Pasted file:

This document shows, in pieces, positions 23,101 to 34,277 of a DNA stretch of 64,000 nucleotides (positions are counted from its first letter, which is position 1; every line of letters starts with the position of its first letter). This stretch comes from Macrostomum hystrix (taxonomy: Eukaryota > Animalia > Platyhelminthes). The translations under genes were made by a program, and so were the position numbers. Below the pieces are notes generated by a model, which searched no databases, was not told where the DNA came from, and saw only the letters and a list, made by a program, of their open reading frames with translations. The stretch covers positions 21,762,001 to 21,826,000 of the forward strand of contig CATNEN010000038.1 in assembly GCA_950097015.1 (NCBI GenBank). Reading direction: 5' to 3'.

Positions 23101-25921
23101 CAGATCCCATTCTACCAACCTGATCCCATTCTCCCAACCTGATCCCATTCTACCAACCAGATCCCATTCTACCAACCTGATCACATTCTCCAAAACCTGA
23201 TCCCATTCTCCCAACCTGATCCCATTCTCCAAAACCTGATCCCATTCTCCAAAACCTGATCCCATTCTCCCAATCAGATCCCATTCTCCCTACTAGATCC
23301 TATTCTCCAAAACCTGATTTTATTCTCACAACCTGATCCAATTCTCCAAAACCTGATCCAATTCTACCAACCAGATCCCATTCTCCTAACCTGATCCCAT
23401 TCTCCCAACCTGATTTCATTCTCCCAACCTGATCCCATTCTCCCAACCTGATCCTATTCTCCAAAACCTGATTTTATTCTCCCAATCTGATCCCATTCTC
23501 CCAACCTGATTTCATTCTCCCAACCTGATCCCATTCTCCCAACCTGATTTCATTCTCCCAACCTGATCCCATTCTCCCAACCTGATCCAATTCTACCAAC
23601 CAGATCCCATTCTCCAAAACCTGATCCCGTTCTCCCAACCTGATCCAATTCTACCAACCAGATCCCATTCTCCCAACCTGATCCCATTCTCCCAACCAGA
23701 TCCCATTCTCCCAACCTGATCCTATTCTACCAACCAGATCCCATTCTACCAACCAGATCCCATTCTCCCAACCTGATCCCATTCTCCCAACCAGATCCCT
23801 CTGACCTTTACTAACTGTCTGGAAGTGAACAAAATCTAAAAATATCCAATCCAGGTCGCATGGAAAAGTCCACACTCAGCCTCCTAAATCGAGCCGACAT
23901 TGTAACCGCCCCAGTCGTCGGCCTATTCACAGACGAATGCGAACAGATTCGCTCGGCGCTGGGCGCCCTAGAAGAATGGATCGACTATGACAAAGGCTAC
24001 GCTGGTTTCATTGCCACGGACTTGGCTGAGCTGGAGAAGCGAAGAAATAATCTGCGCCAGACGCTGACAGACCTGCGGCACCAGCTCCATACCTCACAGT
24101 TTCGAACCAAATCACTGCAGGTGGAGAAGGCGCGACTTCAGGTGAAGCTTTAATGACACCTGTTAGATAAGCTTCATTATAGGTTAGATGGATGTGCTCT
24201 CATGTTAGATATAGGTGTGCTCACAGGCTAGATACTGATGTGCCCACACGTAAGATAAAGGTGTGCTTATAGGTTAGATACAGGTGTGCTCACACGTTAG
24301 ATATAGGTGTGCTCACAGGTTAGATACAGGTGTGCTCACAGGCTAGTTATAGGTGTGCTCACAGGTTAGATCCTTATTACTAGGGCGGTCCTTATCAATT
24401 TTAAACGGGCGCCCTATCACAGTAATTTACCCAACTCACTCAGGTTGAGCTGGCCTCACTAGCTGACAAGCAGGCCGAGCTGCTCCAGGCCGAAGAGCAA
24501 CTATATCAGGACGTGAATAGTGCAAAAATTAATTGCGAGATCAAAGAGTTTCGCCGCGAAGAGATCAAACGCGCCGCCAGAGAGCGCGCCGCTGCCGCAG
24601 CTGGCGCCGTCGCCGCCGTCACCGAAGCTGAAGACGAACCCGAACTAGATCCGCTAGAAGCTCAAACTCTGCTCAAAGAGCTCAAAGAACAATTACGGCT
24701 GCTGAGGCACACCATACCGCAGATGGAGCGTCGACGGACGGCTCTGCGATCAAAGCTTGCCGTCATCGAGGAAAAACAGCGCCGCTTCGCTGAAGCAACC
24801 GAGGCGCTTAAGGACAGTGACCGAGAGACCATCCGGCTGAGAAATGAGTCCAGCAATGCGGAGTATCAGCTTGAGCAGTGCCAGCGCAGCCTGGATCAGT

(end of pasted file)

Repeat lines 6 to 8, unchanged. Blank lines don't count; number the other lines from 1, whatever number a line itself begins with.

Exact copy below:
23401 TCTCCCAACCTGATTTCATTCTCCCAACCTGATCCCATTCTCCCAACCTGATCCTATTCTCCAAAACCTGATTTTATTCTCCCAATCTGATCCCATTCTC
23501 CCAACCTGATTTCATTCTCCCAACCTGATCCCATTCTCCCAACCTGATTTCATTCTCCCAACCTGATCCCATTCTCCCAACCTGATCCAATTCTACCAAC
23601 CAGATCCCATTCTCCAAAACCTGATCCCGTTCTCCCAACCTGATCCAATTCTACCAACCAGATCCCATTCTCCCAACCTGATCCCATTCTCCCAACCAGA